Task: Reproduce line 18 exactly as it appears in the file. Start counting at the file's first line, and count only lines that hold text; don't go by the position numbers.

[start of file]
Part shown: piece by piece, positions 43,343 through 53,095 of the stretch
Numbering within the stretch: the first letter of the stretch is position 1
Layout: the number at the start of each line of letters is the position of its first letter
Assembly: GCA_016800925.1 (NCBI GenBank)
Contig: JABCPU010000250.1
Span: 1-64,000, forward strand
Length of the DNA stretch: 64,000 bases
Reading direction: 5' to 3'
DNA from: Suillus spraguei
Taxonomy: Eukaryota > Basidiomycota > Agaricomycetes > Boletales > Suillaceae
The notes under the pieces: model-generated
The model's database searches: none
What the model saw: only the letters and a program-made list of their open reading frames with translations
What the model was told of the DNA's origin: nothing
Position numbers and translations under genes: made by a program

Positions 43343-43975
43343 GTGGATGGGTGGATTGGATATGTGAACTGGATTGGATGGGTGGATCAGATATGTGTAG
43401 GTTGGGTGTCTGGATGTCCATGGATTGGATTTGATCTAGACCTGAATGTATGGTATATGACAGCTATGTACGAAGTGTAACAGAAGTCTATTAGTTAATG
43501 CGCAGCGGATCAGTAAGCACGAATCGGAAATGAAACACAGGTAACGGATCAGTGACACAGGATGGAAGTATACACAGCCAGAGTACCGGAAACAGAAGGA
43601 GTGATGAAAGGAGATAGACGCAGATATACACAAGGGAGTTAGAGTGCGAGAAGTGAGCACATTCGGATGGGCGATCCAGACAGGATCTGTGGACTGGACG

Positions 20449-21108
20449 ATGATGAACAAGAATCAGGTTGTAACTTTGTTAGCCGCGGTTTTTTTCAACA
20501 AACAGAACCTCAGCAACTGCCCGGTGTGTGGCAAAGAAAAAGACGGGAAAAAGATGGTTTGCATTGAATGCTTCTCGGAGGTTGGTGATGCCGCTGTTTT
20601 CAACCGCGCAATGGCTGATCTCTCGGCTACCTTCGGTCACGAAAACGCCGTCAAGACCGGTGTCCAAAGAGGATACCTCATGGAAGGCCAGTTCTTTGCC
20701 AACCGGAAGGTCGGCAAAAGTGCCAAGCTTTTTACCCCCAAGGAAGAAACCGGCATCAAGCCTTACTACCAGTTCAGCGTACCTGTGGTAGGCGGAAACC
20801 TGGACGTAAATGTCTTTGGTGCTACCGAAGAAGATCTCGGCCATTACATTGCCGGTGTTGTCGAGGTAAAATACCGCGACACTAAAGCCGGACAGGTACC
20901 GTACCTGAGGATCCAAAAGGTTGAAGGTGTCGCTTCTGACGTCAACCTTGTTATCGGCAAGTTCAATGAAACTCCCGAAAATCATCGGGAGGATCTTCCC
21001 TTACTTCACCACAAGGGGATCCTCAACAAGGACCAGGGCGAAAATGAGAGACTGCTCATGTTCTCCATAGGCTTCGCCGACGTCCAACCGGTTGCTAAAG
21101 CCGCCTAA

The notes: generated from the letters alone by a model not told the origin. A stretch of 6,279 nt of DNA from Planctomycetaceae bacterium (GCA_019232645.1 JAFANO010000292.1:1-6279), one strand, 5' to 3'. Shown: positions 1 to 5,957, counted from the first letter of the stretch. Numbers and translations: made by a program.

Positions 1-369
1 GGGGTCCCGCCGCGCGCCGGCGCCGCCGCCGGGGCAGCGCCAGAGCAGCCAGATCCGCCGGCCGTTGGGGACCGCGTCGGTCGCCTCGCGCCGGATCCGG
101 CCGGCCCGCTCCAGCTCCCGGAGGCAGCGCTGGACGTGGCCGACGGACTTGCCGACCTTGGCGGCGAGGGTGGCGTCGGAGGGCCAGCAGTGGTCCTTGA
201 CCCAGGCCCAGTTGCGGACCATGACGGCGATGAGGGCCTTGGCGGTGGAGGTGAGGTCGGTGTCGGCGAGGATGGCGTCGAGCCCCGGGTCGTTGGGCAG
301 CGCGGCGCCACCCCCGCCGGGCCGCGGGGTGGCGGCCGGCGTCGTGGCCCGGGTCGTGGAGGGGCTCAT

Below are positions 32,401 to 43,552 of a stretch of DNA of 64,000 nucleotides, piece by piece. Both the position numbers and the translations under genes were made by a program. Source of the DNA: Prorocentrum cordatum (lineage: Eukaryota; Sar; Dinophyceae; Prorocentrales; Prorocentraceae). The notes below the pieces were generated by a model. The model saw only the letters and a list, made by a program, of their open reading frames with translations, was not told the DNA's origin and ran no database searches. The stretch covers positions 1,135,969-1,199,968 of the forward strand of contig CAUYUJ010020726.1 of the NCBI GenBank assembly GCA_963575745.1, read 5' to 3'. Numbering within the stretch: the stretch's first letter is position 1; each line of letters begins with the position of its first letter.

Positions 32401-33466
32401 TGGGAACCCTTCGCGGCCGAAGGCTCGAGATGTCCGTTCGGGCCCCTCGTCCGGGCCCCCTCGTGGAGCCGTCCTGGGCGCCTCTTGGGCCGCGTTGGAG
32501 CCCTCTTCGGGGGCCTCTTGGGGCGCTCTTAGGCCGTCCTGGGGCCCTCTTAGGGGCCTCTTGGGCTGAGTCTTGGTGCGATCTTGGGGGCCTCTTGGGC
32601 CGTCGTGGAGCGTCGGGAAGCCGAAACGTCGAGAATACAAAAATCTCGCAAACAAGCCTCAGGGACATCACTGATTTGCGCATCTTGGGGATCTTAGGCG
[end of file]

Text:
43401 GTTGGGTGTCTGGATGTCCATGGATTGGATTTGATCTAGACCTGAATGTATGGTATATGACAGCTATGTACGAAGTGTAACAGAAGTCTATTAGTTAATG